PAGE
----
Hints- No Regrets in Old English

By Chris Dahlberg

Published on Saturday, July 4, 2015

Sometimes all it takes is that first verse to hook you on a band’s sound. This is exactly what happened with Hints’ new EP No Regrets in Old English, who channel elements of new wave and 80s UK pop but emphasize sweeping guitar melodies instead of the usual synthesizer. Formed at the end of 2011, this group has released three two song EP’s previously and based on the five songs on this latest effort it’s clear that they’ve spent quite a bit of time fine tuning their ideas as they sound like a seasoned act capable of delivering one hook after another.

What makes Hints so engaging is their ability to jump around the spectrum of dreary and cheerful pop tunes without ever following the path of one particular band too closely. One moment they’re able to hook with the type of laid back melodies that have a hint of darkness and sorrow that made so many of the UK acts resonate with listeners years ago, while the next the guitars completely explode outward in a burst of bright textures. Each of the five songs handles these transitions in a different manner, which makes them all grab you with different hooks. No Regrets in Old English is one of those releases that’s capable of engaging from start to finish, as none of the twenty one minutes has been wasted and Hints has found the perfect length for each of their ideas that keeps them from overstaying their welcome. I’ve noticed over the years that a lot of groups that go for this same type of guitar driven indie pop/rock tend to have a slightly looser feel to them, almost feeling like the melodies might be on the verge of collapsing on themselves, but all of the arrangements here are tightly constructed and have a sense of precision that makes these guys seem like they’ve been around for much longer than just a handful of years.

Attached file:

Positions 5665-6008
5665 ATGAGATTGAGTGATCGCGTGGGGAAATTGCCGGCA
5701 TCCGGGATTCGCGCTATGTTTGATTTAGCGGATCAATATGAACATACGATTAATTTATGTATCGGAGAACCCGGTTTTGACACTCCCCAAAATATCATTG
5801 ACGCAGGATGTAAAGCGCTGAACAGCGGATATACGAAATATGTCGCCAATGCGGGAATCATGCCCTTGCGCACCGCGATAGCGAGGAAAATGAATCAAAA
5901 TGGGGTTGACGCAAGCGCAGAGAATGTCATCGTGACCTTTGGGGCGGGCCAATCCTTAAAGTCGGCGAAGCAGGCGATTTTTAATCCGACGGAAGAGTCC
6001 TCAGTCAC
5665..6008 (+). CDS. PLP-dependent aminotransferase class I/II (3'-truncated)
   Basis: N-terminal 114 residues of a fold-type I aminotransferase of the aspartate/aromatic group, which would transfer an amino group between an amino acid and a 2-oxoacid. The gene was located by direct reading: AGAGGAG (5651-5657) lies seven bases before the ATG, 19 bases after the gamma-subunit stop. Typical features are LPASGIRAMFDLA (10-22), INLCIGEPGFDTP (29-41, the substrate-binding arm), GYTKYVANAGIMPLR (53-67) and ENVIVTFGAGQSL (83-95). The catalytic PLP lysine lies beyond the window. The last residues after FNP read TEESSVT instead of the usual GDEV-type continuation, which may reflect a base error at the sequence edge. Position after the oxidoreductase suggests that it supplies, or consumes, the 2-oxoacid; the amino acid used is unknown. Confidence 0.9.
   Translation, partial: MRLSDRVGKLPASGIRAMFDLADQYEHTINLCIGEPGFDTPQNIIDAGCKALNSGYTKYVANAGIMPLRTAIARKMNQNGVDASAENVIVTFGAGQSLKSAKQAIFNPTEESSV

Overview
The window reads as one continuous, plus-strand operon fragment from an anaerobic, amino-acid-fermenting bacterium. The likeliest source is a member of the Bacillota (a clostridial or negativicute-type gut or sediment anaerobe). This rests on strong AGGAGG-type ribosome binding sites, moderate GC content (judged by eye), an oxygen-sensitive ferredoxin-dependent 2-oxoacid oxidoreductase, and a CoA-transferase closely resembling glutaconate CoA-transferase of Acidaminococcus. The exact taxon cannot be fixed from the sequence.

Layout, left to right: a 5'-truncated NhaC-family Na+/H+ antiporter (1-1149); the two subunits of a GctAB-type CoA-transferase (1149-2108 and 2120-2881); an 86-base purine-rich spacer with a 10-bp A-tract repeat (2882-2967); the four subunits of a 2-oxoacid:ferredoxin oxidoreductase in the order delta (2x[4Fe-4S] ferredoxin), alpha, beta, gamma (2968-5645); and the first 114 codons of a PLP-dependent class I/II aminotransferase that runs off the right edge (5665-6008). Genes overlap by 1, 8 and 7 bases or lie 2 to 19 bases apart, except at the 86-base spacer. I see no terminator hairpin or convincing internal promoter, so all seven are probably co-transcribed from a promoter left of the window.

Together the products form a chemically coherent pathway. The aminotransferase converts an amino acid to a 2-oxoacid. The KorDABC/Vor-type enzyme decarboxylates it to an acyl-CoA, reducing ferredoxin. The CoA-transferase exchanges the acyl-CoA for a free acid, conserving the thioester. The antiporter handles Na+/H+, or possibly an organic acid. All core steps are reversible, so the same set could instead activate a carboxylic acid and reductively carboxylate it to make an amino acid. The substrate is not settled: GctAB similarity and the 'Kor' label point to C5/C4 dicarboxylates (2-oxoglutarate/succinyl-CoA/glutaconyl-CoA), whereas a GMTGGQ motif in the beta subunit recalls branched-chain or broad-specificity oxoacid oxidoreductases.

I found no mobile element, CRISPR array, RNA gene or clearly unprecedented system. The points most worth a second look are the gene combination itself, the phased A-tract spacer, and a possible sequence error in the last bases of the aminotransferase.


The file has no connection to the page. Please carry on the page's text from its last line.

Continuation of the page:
Singer Garrett Morin has a softer pitch that hovers over the instrumentals with an airier feel, but there’s a considerable amount of energy behind the performance that commands the listener’s attention as they make their way through the EP. As the guitars head towards sweeping climaxes Morin’s vocals follow suit, reaching much fuller pitches that help to make the choruses absolutely stunning. It’s certainly a familiar style that is likely to remind you of a whole slew of other classic artists from this genre, but Hints does it in a convincing fashion. I also like that the way No Regrets in Old English was recorded emphasizes the singing rather than burying it underneath the shimmering guitar leads, as it allows them to fully expand and reach their full potential rather than simply acting as window dressing for the instrumentals.

This is the type of EP where you’ll want to immediately give it another listen after the first go, as Hints has hooks that get under your skin and get stuck in your head quickly. The interplay between the moodier, dreary melodies and brighter ones makes Hints a bit more versatile than some of the other indie pop/rock bands I’ve come across in recent memory, and there’s a tightness and precision to their songs that helps them to really stand out. No Regrets in Old English comes highly recommended, and I’ll be interested to see what stylistic elements the group chooses to expand upon as they move forward.


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